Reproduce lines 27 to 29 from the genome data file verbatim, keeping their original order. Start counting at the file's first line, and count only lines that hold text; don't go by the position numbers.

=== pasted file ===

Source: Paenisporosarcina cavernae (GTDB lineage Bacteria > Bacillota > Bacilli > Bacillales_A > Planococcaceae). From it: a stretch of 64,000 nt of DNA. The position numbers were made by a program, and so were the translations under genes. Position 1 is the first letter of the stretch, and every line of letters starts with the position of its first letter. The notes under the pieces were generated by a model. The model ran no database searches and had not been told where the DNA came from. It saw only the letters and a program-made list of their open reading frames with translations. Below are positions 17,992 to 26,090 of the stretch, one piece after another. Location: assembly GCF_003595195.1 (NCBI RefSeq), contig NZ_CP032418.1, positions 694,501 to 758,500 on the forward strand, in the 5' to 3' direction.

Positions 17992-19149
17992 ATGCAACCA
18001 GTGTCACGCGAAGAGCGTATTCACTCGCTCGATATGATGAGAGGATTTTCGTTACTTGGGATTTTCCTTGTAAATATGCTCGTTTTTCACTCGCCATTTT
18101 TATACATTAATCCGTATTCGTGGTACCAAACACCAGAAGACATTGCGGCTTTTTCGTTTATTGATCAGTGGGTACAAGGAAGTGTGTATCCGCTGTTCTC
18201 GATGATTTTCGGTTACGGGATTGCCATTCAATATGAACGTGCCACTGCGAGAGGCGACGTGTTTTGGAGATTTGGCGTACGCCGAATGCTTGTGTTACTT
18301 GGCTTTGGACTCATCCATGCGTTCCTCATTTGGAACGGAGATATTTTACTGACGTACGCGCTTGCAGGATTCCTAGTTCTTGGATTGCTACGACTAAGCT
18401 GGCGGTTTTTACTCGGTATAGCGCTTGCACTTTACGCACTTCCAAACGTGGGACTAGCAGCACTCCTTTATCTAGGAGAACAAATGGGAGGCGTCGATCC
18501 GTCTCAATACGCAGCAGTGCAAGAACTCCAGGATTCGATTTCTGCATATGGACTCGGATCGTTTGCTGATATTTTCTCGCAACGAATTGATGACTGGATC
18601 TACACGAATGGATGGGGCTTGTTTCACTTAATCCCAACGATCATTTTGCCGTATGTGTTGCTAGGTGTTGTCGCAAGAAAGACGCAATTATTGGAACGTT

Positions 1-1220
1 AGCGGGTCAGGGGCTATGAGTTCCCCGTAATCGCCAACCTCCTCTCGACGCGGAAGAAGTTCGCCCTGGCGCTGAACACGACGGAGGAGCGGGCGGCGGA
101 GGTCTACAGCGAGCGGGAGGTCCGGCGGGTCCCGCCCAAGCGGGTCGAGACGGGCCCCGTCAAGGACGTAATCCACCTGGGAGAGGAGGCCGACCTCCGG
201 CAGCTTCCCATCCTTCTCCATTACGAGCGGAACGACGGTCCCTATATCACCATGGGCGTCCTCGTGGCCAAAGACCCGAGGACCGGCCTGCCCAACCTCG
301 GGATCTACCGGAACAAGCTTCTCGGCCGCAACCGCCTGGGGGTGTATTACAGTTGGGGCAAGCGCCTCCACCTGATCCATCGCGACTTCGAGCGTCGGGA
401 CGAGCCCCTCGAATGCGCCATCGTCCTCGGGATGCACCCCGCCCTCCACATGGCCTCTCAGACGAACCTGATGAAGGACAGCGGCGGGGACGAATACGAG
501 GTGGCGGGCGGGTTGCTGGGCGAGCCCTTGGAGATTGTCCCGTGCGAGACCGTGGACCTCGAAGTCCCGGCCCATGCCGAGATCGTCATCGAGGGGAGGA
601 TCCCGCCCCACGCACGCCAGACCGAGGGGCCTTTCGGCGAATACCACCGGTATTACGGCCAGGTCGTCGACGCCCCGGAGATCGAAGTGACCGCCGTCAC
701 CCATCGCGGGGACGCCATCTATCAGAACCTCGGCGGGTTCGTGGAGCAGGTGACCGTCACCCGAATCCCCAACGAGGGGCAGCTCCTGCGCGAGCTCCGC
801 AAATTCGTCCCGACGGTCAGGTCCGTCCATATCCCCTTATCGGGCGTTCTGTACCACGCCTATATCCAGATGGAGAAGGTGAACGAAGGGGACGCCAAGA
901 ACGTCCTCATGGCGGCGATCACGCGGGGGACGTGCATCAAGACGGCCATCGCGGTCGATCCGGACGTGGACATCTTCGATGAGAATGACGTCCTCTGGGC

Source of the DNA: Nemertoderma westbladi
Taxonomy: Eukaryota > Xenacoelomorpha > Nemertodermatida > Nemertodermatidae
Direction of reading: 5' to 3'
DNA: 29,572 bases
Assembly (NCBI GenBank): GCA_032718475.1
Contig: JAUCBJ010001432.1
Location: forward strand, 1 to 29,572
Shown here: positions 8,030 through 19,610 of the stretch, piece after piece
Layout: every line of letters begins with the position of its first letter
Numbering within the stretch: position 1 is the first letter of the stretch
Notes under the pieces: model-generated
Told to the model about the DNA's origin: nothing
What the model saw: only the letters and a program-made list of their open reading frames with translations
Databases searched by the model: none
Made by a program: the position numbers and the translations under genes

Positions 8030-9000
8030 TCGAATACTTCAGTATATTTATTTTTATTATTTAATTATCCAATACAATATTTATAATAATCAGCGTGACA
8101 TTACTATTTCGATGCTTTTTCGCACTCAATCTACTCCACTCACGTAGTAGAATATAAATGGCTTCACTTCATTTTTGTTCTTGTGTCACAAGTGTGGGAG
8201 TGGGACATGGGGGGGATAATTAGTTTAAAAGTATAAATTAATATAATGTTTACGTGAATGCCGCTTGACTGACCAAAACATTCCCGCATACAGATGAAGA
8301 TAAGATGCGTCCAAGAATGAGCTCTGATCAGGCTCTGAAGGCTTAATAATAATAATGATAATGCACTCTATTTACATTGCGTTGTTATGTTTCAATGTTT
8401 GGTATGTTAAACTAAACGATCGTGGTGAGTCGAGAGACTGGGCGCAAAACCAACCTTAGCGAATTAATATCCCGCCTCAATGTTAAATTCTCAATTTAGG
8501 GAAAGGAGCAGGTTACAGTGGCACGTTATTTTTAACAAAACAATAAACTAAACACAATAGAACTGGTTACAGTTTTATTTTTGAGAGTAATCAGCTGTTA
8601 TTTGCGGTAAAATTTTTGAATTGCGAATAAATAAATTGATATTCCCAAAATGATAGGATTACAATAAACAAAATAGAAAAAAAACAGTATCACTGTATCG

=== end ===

Contig: JAUCBJ010001432.1
Location: forward strand, 1 to 29,572
Shown here: positions 8,030 through 19,610 of the stretch, piece after piece